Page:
Through the 1980s the Kerista Commune organized as a potential worker's paradise with horizontal democracy, worker selfmanagement, and with exacting kibbutz-type communal and equalitarian structures. Sexism, ageism, and racism are not tolerated. Each person is treated as an economic equal and policy decision-making is by majority rule of the general assembly. Children are raised by the entire community and education is provided by their own school called the EZ Learning Academy. Integral to the ongoing life of the community is the Gestalt-O-Rama process, the process for generating group commitment and motivation, solving conflicts, and enhancing self-esteem within the communal life. In both formal and informal settings, members are encouraged to foster a passionate sense of mission and to avoid and transcend negative behavior and attitudes, while cultivating and reinforcing positive traits. Members are encouraged to be verbal and personally accountable for feelings, thoughts, and behavior, and open to continual growth. The Gestalt-O-Rama, Mental Health Maintenance Process revolves around 88 basic behavior standards. Rap groups are also open to non-Keristans who want to participate in the growth process.
Several structures developed to further the community's goal of creating a scientific utopian society. These include the Club Utopia Growth Co-op, the Performing Arts Social Society (which publishes several of the group's periodicals), the Alliance for Creative Philanthropy, the New School of Utopian Psychology, and the Node Unity Alliance. Keristans hope to create a transnational kibbutz movement whose members, like themselves, will reduce per capita costs via cooperative living and use the surplus to fund philathropic projects aimed at solving global problems. A project was initiated in Jamaica as a model for the future interaction of distant human communities along scientific utopian lines.
In November 1991 the Kerista Community as it had existed through the 1980s went through a major disruption when Eve Furchgott and a group of members left Kerista. Their departure effectively disrupted the settled life, including the computer business, which they had enjoyed in San Francisco. Jud quickly moved to constitute the remaining members as the World Academy of Keristan Education to continue to perpetuate the Keristan ideals. The small group has reorganized as a theater arts repertory company and to build a larger network of support to spread the Keristan program for a prosperous future.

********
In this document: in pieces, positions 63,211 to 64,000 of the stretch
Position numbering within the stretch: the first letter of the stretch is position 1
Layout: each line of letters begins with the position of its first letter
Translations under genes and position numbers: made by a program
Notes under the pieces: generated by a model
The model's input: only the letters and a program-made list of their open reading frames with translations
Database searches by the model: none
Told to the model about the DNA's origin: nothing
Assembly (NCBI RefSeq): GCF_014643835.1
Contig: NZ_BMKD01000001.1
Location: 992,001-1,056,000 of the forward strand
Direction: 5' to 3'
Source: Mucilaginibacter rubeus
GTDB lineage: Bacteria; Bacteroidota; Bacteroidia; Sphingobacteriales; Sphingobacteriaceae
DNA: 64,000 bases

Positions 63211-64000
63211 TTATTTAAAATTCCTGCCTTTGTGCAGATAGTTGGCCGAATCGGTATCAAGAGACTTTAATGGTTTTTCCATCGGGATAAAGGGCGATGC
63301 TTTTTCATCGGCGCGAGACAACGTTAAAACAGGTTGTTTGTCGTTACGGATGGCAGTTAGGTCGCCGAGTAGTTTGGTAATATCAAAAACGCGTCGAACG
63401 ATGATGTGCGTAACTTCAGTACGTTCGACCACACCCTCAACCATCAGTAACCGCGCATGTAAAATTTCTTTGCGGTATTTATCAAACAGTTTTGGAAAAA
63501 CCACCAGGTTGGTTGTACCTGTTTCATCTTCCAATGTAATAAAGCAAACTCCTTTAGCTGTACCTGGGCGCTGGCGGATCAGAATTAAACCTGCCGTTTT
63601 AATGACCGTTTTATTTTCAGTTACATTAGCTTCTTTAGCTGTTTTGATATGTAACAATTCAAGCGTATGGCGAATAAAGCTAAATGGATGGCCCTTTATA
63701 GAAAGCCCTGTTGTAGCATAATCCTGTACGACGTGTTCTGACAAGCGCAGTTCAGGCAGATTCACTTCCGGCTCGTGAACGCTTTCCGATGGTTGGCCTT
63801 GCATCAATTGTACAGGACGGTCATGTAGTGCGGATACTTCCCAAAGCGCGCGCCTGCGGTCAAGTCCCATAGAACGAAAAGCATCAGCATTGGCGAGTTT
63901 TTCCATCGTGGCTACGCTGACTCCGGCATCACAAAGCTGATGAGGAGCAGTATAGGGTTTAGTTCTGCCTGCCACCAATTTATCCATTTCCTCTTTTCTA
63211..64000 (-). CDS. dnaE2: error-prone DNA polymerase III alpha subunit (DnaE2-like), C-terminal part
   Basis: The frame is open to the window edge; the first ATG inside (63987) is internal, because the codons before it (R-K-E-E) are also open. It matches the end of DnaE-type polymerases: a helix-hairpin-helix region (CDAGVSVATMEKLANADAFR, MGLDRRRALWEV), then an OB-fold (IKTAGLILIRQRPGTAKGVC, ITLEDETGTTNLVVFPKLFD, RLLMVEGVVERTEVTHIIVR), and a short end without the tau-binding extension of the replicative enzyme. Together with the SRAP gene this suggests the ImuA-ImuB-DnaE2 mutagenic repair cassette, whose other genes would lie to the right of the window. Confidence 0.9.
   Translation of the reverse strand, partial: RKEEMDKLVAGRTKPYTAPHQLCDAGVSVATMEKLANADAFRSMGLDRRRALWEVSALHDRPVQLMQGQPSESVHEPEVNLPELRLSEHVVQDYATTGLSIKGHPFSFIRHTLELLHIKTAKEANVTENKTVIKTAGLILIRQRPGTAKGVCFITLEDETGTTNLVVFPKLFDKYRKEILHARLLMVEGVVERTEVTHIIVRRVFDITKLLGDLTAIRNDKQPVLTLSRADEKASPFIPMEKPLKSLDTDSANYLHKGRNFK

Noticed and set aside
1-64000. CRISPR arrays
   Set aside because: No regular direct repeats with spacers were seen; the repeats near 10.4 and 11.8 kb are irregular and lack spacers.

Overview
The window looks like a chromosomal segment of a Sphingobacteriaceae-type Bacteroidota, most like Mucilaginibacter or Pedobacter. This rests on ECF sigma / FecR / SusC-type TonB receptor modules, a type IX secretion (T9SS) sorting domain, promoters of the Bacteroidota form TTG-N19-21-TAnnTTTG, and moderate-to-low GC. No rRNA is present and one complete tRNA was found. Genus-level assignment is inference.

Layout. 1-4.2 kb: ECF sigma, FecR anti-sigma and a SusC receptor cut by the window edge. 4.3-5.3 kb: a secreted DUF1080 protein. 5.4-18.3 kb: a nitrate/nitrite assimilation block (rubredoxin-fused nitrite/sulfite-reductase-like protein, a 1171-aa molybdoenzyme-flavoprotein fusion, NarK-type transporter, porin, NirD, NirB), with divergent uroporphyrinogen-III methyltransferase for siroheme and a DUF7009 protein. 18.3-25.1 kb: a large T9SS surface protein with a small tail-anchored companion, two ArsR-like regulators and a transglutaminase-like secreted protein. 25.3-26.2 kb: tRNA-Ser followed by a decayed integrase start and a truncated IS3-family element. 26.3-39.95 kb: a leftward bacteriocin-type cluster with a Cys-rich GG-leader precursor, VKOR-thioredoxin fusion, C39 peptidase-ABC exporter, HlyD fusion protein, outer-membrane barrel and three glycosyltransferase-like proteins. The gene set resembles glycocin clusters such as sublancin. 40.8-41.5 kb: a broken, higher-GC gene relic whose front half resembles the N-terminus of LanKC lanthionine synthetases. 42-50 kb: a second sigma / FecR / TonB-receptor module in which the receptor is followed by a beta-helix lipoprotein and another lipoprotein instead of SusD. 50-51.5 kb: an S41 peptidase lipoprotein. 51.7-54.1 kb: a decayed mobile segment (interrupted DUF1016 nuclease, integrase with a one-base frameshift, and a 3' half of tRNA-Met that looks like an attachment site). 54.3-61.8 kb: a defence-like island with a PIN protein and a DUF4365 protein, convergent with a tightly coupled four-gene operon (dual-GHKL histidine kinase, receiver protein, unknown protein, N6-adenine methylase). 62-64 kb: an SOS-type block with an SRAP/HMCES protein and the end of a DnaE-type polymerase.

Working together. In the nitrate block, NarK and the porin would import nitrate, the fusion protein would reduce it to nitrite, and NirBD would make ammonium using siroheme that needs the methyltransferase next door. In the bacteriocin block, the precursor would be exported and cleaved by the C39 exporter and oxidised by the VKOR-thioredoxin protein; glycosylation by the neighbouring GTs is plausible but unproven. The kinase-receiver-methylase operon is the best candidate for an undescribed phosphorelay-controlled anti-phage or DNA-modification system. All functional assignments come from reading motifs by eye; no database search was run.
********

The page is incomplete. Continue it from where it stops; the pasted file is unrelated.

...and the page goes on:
Membership: Following the disruption of 1991, less than 15 members remained in the case group. In 1993, Brother Jud reported some 200 in the immediate support group.
Chapman, Paul, ed. Clusters. Greensboro, NC: Alternative, 1975.
Gruen, John. The New Bohemia. New York: Grosset & Dunlap, 1966.
O'Lee, Lil, and Even Eve, eds. Polyfidelity. San Francisco, CA: Performing Arts Social Society, 1984.
San Cristobal, NM 87564
The Lama Foundation, located in the mountains near San Cristobal, New Mexico, serves as a coming-together point for many of the mystical, psychological and Eastern religious perspectives which spread so widely in the counterculture in the 1960s. The foundation began when Steve Durkee, his wife, and three children settled on the one-hundred-and-fifteen acre tract in the Sangre de Cristo Mountains in 1967. Eventually, a community of approximately 20 adults and their children gathered at the foundation. Adherents follow different paths, including yoga, Buddhism, Judaism, Sufism, Native American, and Christianity. During the summer, the community enlarges to more than 50 people, and summer retreat program is maintained. A wide variety of spiritual teachers spends time at the Lama Foundation.
Identified strongly with the Lama foundation is Baba Ram Dass (formerly known as Richard Alpert). Through the foundation, he published Be Here Now, Lama's first publication venture. Sufism has also been a strong influence. Murshid Samuel L. Lewis is buried at Lama. The foundation also published Towards the One by Pir Vilayat Khan, head of the Sufi Order.
Activities at the foundation center on the main Dome, which includes a library, prayer room, and bath house. The residents gather daily for meditation and prayer sessions. Work is spread among the residents and includes construction and maintenance of the various buildings, the preparation of food, gardening, car maintenance, childcare, and working for Flag Mountain (which sells rubber stamps, books, and silk-screened Tibetan prayer flags).
Membership: Approximately 18 people live year round at Lama Foundation and approximately 50 in residence through the summer.
Dass, Baba Ram. Be Here Now. San Christobal, NM: Lama Foundation, 1971.
Gardner, Hugh. The Children of Prosperity. New York: St. Martin's Press, 1978.
Hedgepeth, William, and Dennis Stock. The Alternative. New York: Macmillan, 1970.
Houriet, Robert. Getting Back Together. New York: Avon, 1972.
Current address not obtained for this edition.